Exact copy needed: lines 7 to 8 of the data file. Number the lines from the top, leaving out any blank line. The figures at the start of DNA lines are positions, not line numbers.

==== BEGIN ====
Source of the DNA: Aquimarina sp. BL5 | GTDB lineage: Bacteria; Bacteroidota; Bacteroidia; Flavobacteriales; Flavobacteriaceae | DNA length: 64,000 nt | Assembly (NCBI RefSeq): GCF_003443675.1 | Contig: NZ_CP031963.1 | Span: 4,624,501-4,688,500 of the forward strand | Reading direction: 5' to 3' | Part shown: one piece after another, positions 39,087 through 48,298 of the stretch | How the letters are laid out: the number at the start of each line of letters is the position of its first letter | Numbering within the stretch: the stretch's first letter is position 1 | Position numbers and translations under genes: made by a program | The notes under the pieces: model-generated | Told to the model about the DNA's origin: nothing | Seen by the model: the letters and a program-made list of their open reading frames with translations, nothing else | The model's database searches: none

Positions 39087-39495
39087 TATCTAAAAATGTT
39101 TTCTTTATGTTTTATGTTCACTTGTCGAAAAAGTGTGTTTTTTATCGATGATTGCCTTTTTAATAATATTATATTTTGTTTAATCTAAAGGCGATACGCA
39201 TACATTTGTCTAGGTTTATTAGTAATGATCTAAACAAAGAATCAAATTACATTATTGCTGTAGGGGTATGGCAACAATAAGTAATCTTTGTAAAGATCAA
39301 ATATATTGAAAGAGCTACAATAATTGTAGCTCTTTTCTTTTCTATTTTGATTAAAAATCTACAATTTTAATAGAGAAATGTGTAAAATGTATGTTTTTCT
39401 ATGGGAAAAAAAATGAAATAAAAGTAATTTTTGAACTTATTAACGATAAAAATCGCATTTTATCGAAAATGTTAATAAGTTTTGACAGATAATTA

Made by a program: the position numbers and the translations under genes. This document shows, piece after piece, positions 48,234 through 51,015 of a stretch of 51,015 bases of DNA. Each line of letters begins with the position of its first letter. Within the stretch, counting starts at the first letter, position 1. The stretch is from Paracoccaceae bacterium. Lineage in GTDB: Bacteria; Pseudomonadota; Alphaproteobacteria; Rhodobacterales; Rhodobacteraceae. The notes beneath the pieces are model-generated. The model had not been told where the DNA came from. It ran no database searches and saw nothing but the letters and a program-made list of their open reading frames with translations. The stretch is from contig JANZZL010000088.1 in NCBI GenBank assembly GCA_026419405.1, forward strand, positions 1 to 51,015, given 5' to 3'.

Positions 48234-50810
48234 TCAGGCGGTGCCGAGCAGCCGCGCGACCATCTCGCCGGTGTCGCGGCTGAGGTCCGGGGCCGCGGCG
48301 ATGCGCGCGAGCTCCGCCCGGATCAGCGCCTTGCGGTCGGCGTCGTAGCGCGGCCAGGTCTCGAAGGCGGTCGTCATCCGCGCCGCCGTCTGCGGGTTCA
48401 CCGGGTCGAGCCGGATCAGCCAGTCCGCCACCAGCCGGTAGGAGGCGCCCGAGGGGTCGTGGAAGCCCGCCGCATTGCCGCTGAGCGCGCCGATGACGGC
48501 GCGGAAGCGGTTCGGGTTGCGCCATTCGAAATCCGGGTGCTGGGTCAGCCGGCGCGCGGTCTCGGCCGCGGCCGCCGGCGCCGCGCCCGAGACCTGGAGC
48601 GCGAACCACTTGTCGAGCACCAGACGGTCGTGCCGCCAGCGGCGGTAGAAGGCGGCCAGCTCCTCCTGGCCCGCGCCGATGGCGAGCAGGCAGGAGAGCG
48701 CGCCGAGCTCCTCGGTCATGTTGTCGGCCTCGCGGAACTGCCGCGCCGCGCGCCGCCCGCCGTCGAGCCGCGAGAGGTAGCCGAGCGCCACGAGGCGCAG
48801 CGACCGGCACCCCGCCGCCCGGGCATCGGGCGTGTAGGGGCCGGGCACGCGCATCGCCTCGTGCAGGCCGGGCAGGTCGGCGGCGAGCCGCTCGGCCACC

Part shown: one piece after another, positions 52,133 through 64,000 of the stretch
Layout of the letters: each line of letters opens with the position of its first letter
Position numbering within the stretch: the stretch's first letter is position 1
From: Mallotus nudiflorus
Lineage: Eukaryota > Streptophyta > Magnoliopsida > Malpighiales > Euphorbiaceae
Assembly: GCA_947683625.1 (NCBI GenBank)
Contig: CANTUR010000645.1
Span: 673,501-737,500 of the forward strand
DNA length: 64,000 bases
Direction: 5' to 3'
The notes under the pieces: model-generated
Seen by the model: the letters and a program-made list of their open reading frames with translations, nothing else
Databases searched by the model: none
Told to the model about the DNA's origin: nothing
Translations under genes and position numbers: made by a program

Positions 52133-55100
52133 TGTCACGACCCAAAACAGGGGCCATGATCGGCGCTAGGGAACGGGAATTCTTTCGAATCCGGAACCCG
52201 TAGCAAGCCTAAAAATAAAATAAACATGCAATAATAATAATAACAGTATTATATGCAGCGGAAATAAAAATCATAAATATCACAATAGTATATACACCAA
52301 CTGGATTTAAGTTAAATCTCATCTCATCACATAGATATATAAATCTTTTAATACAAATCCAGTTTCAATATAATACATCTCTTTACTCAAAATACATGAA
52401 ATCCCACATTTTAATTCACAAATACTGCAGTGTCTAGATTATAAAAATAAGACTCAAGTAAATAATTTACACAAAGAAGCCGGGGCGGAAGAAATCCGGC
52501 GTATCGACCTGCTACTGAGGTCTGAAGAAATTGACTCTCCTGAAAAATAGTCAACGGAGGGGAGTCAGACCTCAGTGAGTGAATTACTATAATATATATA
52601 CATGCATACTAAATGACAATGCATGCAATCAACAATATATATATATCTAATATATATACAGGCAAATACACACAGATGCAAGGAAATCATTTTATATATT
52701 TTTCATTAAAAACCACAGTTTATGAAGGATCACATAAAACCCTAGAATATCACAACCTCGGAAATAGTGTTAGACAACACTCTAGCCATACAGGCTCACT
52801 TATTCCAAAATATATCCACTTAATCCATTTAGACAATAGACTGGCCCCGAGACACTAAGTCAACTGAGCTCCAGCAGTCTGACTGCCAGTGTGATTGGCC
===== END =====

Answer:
39401 ATGGGAAAAAAAATGAAATAAAAGTAATTTTTGAACTTATTAACGATAAAAATCGCATTTTATCGAAAATGTTAATAAGTTTTGACAGATAATTA

Made by a program: the position numbers and the translations under genes. This document shows, piece after piece, positions 48,234 through 51,015 of a stretch of 51,015 bases of DNA. Each line of letters begins with the position of its first letter. Within the stretch, counting starts at the first letter, position 1. The stretch is from Paracoccaceae bacterium. Lineage in GTDB: Bacteria; Pseudomonadota; Alphaproteobacteria; Rhodobacterales; Rhodobacteraceae. The notes beneath the pieces are model-generated. The model had not been told where the DNA came from. It ran no database searches and saw nothing but the letters and a program-made list of their open reading frames with translations. The stretch is from contig JANZZL010000088.1 in NCBI GenBank assembly GCA_026419405.1, forward strand, positions 1 to 51,015, given 5' to 3'.